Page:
Paradise Lost 3: Purgatory and the Mixing of Blessings
Joe R and I walked into Alice Tully Hall last night and I spotted him right away, on a balcony entrance above us: Damien Echols, surveying the scene. Right there, in a sharp black shirt and blue Bono shades — just right there! I gave Joe the "fame ahoy" arm-whap and pointed up. Then I stopped in the middle of the swirl of ticket-holders and looked at Damien like you look at a rainbow. I wanted to take a picture, but I knew I wouldn't need one. Damien, rocking civilian hair product and the tattoo he just got, a real one, not sausage grease and ballpoint ink. Just…right there. Unbelievable.
The movie itself is about what you expect, if you've seen either of the other Paradise Lost films or followed the case, and as such, it's almost beside the point. I would almost rather have seen the version the filmmakers had nearly in the can before the Alford plea — the ending to the story that WM3 supporters had feared, the end of the line — to see what got changed, and how they shaped a narrative that, essentially, still hadn't changed at that point. And then I would like to see, in two years' time, PL 4: Mixed Blessings, and see their lives, their workaday average lives, lizard-brain driving around on errands, dealing with customer-service phone menus and pesty housepets, their bafflement at the whole Twilight thing, just right here alongside the rest of us. The moment when "Anyone else want another beer?" happens without thinking.
Because it isn't a movie; it's their lives. I loved going to that showing, getting to sit there with them, in the same row as Devil's Knot author Mara Leveritt, right in front of defense attorney Don Horgan (Joe R does not mess around with the seat-picking, folks). I loved giving them a standing ovation at the end as they waved from the balcony, all three of them, just right there. My "Free the West Memphis Three" t-shirt is laundered as soft as chenille by now, and I can't tell you how wonderful to see the Three in street clothes. And how wonderful that a bunch of people got together to right a wrong, and didn't give up for a very long time. The charismatically weird, and now deeply congenial, John Mark Byers makes a reference in PL3 to something he read "on that internet," which is a quintessential Byers locution guaranteed to make a 9600-baud veteran like myself chuckle, but WM3.org rolled a huge boulder up the same hill many many times, and good for them. Twitter had the best info about the news feeds the day of the plea; Mr. Stupidhead and I sat riveted to my laptop during the press conferences. "That internet" can do great things.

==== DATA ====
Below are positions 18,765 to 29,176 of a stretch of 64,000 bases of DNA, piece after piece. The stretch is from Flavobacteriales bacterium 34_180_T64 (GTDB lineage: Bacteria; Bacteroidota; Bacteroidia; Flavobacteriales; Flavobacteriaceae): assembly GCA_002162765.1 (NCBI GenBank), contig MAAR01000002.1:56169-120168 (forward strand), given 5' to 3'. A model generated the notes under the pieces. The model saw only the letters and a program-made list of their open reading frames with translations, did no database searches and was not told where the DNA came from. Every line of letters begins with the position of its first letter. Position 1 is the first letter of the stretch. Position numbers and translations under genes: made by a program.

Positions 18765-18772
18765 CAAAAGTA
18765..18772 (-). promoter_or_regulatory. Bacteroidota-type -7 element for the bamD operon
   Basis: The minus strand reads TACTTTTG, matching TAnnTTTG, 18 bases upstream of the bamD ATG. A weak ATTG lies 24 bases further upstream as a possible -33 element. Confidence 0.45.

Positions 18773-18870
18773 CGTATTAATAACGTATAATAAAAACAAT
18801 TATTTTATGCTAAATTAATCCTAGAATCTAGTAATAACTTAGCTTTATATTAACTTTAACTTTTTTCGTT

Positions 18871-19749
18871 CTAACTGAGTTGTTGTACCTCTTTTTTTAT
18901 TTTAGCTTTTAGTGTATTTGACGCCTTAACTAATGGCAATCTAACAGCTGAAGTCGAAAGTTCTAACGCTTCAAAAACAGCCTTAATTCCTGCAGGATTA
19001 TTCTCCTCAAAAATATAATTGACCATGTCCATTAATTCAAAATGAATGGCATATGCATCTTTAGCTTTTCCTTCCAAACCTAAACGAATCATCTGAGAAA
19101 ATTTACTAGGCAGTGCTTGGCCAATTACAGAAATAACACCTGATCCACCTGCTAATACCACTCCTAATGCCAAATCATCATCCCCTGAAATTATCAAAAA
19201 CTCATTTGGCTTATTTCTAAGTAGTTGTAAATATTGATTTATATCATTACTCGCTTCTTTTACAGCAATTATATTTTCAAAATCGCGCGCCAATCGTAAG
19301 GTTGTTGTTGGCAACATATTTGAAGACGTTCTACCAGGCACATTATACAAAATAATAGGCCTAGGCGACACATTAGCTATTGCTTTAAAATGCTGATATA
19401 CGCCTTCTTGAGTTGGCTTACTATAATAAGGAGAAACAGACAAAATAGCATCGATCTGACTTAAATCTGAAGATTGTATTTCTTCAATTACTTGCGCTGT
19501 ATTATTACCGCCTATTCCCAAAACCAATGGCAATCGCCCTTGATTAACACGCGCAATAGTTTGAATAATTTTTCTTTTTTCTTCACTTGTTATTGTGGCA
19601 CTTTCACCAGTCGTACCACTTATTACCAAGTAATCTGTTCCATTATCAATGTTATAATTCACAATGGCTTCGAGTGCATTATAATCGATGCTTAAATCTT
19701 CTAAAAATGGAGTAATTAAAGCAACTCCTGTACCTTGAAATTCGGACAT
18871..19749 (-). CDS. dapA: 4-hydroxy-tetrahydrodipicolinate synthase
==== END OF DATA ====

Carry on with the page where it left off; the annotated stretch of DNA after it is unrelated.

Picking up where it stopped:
But it can't do everything, and the "Purgatory" in the film's title still pertains. In response to a question about what went through his mind when sentence was pronounced, Damien — in a tone suggesting tears, or suppressed fury, or both — said that it's impossible to describe to anyone who hasn't gone through it, that we could never imagine. This isn't entirely true; we can imagine. On top of feeling physically uncomfortable (side effects of Damien's prolonged solitary confinement include arthritis, vitamin deficiencies, and shot eyesight), he's living with his wife for the first time. He's learning adult life for the first time. He's dealing with technologies that have reached their third or fourth generation since he went inside. The pressure of living with a death sentence has lifted, but as a result, now he's floating, untethered, except perhaps by the weight of the expectations of millions of strangers — bloggers, famous musicians and actors, donors, advocates, all invested in his life and sure of its worth. Maybe he doesn't feel that those who helped save his life now lay claim to it, but it's how I'd feel. "Every gift has its price," my grandmother used to say, and I'd feel that, too.
The movie is playing festivals for a few more weeks, I believe, before it comes to HBO in January, and as a movie, sure, I'd recommend it. It's still a great story, as painful and maddening and rich as ever. But the credits haven't rolled on it for the Three; the killer remains at large. The time is gone. I enjoyed welcoming them back, but as happy endings go, this may have neither. Best of luck, friends.
Tags: Damien Echols Don Horgan Joe R John Mark Byers Mara Leveritt movies Mr. Stupidhead West Memphis 3